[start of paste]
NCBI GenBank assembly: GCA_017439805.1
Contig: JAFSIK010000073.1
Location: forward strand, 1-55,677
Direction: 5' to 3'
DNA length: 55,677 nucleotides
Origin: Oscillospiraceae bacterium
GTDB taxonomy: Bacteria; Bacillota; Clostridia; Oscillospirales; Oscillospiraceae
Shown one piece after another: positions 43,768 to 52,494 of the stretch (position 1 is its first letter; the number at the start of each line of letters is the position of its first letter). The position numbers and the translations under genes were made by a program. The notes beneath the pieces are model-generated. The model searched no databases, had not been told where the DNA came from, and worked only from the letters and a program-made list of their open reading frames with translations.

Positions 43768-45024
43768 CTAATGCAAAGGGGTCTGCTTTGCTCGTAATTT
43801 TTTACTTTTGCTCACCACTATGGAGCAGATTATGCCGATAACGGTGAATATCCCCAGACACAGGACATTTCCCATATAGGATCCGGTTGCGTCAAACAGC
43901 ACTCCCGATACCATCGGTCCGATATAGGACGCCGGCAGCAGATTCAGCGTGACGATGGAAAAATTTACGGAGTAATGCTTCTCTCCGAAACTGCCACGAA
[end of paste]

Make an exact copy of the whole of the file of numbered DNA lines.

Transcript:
NCBI GenBank assembly: GCA_017439805.1
Contig: JAFSIK010000073.1
Location: forward strand, 1-55,677
Direction: 5' to 3'
DNA length: 55,677 nucleotides
Origin: Oscillospiraceae bacterium
GTDB taxonomy: Bacteria; Bacillota; Clostridia; Oscillospirales; Oscillospiraceae
Shown one piece after another: positions 43,768 to 52,494 of the stretch (position 1 is its first letter; the number at the start of each line of letters is the position of its first letter). The position numbers and the translations under genes were made by a program. The notes beneath the pieces are model-generated. The model searched no databases, had not been told where the DNA came from, and worked only from the letters and a program-made list of their open reading frames with translations.

Positions 43768-45024
43768 CTAATGCAAAGGGGTCTGCTTTGCTCGTAATTT
43801 TTTACTTTTGCTCACCACTATGGAGCAGATTATGCCGATAACGGTGAATATCCCCAGACACAGGACATTTCCCATATAGGATCCGGTTGCGTCAAACAGC
43901 ACTCCCGATACCATCGGTCCGATATAGGACGCCGGCAGCAGATTCAGCGTGACGATGGAAAAATTTACGGAGTAATGCTTCTCTCCGAAACTGCCACGAA